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In today's competitive environment, seeking out and leveraging available advantages may mean the difference between a thriving manufacturing complex and a shuttered, abandoned industrial property. Applied in an air permitting context, a flexibly constructed permit can offer an important advantage for your operations over those of your competitors. It may allow your facility to undertake process and product changes or introduce new technology, agilely responding to market trends, while your competition remains bogged down under one permitting or regulatory hurdle after another.

So how does a facility obtain a flexible permit? The following 10 strategies are gleaned from the authors' nearly 50 years of combined experience supporting hundreds of facilities in obtaining air permits that provide strategic advantage and operational flexibility.

  1. LOCATION, LOCATION, LOCATION. This oft-repeated mantra in the real-estate business applies equally in an air permitting context. While air permitting considerations in siting a project or facility often take a back seat to transportation, energy, supply chain and tax considerations, and of course political pressures, they should not be overlooked. A state air permitting agency's permitting approach can be the difference in a permit application process taking two years versus four months, depending upon the rigor of the state's air rules and the availability and experience of permit staff reviewing and processing the application. Furthermore, the complexity of the local air rules can significantly impact the associated permitting costs by up to hundreds of thousands of dollars in studies, consulting fees, and expenses.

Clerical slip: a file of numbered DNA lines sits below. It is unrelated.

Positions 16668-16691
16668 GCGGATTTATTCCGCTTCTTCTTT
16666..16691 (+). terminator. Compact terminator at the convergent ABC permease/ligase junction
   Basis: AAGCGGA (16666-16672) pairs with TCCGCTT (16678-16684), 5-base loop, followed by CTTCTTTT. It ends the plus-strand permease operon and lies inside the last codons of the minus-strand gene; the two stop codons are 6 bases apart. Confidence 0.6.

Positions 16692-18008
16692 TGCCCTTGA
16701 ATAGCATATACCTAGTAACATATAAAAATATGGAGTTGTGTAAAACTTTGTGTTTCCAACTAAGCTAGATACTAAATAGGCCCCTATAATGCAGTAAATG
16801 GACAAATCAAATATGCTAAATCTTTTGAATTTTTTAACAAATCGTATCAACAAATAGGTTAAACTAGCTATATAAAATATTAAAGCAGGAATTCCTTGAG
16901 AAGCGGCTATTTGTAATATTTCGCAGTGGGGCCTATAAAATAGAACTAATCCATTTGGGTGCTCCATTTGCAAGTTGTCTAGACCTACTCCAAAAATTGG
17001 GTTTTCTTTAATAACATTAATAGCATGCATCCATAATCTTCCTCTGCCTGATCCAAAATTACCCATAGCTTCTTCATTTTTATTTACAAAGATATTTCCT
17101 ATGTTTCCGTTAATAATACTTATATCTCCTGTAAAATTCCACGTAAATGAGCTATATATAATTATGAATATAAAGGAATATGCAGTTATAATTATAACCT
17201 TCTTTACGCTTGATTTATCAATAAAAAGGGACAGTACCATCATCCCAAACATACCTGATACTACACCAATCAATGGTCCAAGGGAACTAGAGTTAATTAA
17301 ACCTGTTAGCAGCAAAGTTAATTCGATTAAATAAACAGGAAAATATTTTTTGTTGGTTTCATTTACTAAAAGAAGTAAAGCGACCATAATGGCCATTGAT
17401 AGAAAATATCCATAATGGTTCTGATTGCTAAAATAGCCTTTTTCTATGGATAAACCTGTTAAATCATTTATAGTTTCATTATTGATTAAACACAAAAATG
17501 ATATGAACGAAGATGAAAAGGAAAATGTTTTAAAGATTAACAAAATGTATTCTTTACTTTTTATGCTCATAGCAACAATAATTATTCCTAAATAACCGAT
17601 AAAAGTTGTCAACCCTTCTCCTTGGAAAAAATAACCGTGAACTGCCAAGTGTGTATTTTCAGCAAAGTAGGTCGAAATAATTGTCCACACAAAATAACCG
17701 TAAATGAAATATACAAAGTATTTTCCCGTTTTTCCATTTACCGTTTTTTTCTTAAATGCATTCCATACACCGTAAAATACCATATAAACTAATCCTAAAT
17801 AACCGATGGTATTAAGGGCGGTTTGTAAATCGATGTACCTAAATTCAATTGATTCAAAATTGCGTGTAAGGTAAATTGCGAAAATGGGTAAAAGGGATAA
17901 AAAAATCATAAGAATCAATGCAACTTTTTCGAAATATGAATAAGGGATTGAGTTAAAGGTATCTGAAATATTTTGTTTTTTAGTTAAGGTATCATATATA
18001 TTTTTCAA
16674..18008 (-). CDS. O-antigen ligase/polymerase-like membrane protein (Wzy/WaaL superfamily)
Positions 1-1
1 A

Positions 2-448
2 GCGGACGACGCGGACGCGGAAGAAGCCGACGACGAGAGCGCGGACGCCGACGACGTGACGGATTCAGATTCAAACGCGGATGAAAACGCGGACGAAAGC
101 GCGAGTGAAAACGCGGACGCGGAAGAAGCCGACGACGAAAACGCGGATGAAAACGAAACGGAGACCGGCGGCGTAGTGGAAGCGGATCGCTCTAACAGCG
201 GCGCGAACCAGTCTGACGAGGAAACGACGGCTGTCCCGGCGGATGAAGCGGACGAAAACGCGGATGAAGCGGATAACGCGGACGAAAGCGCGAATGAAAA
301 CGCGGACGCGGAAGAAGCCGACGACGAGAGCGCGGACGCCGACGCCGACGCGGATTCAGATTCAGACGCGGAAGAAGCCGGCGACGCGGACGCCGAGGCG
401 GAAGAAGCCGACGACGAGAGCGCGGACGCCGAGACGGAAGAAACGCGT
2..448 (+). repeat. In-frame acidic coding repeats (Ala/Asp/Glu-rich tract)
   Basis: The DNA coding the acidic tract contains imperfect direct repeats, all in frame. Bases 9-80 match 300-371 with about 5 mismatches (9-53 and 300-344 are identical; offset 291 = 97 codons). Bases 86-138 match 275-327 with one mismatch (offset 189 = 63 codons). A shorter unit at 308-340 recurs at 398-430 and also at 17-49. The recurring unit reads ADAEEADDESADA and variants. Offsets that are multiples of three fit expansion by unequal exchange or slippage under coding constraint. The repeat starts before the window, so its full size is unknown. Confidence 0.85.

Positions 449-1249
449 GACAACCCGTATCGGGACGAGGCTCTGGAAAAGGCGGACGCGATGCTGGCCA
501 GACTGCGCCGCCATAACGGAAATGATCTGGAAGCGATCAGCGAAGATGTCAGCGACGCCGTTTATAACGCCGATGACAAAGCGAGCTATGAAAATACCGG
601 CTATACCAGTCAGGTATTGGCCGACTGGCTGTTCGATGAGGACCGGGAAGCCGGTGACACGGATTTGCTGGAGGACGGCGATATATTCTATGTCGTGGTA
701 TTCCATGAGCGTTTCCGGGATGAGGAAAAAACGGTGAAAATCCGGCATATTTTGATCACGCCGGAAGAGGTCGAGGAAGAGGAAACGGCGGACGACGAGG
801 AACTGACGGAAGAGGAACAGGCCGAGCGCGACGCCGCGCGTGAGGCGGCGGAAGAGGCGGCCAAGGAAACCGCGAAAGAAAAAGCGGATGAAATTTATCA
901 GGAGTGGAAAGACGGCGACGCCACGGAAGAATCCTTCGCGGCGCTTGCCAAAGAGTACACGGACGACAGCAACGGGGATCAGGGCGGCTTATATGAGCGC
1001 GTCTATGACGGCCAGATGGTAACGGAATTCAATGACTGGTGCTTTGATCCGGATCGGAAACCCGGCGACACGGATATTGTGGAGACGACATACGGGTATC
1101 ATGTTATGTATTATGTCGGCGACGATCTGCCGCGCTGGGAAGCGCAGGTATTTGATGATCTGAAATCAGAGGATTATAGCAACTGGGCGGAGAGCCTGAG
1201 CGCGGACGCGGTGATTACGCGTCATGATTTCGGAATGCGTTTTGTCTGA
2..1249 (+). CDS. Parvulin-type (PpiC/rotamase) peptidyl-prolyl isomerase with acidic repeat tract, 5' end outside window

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    Other location issues (outside of agency-related factors) can also weigh heavily on the permitting flexibility of a proposed project.

    • Constructing and operating in an area designated as a nonattainment area, or formerly designated as a nonattainment area (and now identified as a "maintenance" area), often means having to consider additional State Implementation Plan (SIP) regulatory obligations, including Reasonably Available Control Technology (RACT).
    •  With respect to Prevention of Significant Deterioration (PSD) regulations, major sources or major modifications to major sources in the few remaining states and permitting jurisdictions that have delegated PSD programs (as seen in Figure 1) will trigger more prominent participation by U.S. EPA in the permitting process, including consideration of the Endangered Species Act (ESA) and National Historic Preservation Act (NHPA) obligations.
    • Similarly, for major sources or major modifications to major sources near Class I areas (those within approximately 300 kilometers of the source), a more challenging air quality analysis may be required as a component of the application process. (Note that Class I areas can be federally designated [like those shown in Figure 2], or established by states or tribes.)